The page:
Holzemer NF; Silveira LJ; Kay J; Khanna AD; Jacobsen RM;
Pediatric cardiology [Pediatr Cardiol] 2023 May 23.
Date of Electronic Publication: 2023 May 23.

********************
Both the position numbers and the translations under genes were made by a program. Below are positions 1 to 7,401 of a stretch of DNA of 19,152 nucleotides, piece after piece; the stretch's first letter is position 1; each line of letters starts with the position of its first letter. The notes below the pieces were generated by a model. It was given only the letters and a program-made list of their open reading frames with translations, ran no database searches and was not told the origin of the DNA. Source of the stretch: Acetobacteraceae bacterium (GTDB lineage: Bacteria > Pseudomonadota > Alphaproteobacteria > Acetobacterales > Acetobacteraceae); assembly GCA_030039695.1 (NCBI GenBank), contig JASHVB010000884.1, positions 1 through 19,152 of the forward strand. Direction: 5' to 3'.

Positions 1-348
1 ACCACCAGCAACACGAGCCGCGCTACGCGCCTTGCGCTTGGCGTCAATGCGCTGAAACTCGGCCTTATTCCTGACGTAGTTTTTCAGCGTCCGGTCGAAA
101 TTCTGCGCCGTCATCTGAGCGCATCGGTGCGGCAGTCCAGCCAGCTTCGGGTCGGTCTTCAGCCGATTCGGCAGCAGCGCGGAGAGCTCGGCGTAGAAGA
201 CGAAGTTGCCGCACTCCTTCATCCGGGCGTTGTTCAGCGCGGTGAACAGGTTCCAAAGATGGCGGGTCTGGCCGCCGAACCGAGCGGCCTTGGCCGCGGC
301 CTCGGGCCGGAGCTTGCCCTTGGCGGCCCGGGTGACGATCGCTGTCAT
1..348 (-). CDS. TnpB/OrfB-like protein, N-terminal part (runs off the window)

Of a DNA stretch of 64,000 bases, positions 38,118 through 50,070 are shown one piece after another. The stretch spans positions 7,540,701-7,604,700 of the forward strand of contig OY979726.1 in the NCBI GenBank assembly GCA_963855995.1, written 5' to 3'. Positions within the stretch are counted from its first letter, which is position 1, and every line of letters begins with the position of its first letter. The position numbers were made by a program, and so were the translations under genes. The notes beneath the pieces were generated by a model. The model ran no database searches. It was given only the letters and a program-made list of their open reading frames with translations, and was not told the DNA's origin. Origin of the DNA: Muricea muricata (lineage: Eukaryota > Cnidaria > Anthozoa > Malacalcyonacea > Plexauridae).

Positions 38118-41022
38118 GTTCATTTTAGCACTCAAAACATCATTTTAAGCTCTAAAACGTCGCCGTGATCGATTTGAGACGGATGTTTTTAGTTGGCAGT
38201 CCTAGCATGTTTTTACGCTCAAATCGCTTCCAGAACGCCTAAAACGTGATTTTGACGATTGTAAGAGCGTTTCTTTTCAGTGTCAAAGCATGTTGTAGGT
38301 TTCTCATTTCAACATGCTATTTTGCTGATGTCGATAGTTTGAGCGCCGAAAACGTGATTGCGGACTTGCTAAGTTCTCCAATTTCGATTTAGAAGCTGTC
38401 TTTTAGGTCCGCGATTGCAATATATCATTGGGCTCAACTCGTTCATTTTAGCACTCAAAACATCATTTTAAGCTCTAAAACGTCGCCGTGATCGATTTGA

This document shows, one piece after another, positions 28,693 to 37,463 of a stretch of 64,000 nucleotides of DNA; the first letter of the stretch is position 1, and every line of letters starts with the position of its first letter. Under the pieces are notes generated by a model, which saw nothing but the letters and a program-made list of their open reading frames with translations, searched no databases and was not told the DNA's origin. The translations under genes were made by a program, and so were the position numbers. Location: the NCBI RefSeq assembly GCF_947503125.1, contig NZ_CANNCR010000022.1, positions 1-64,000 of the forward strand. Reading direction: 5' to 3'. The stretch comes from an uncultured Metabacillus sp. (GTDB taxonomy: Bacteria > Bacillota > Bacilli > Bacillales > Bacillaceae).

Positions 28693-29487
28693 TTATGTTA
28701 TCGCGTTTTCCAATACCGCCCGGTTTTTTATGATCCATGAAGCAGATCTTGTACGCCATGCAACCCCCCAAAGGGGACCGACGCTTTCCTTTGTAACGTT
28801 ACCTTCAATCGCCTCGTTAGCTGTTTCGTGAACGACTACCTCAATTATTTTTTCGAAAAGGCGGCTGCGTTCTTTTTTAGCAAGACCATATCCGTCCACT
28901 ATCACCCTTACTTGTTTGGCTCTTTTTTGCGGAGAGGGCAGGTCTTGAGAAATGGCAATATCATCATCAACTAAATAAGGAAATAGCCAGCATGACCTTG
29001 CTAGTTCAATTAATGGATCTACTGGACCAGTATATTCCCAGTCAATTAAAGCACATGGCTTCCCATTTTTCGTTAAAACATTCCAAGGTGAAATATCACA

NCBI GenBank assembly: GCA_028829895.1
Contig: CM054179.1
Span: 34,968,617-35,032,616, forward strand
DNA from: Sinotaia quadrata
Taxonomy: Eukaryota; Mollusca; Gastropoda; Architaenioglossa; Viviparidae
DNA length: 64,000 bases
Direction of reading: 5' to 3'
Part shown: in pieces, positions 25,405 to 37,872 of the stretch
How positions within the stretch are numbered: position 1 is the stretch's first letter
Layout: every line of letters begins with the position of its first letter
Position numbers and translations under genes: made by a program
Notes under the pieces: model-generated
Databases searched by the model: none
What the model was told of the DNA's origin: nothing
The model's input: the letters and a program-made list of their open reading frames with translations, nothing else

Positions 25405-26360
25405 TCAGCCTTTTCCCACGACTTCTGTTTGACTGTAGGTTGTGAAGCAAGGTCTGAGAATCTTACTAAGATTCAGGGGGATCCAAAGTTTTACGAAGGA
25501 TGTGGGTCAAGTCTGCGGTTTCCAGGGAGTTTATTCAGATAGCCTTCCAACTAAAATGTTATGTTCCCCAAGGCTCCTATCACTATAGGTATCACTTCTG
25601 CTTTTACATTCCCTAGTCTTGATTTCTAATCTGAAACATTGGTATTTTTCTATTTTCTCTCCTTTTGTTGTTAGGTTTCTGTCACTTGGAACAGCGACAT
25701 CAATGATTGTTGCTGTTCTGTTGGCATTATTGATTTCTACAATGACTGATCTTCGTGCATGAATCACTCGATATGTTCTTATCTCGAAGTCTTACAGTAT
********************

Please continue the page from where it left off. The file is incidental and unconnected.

Hypertension (HTN) is common in patients with a history of coarctation of the aorta (CoA) and remains underrecognized and undertreated. Studies in the non-coarctation otherwise healthy adult population have correlated an exaggerated blood pressure response during mild to moderate exercise with subsequent diagnosis of HTN. The goal of this study was to determine if blood pressure response to submaximal exercise in normotensive CoA patients correlated with development of HTN.Retrospective chart review was performed in individuals ≥ 13 years old with CoA and no diagnosis of HTN at time of cardiopulmonary exercise testing (CPET). Systolic blood pressure (SBP) during CPET at rest, submax 1 (stage 1 Bruce or minute 2 bicycle ramp), submax 2 (stage 2 Bruce or minute 4 bicycle ramp), and peak were recorded. The primary composite outcome was HTN diagnosis or initiation of anti-hypertensive medications at follow up.There were 177 patients (53% female, median age 18.5 years), of whom 38 patients (21%) met composite outcome during a median follow up of 46 months. Men were more likely to develop hypertension. Age at repair and age at CPET were not significant covariates. At each stage of CPET, SBP was significantly higher in those who met the composite outcome. Submax 2 SBP ≥ 145 mmHg was 75% sensitive, 71% specific in males and 67% sensitive, 76% specific in females for development of composite outcome.Our study shows an exaggerated SBP response to submaximal exercise may portend an increased risk of developing hypertension during short- to mid-term follow up.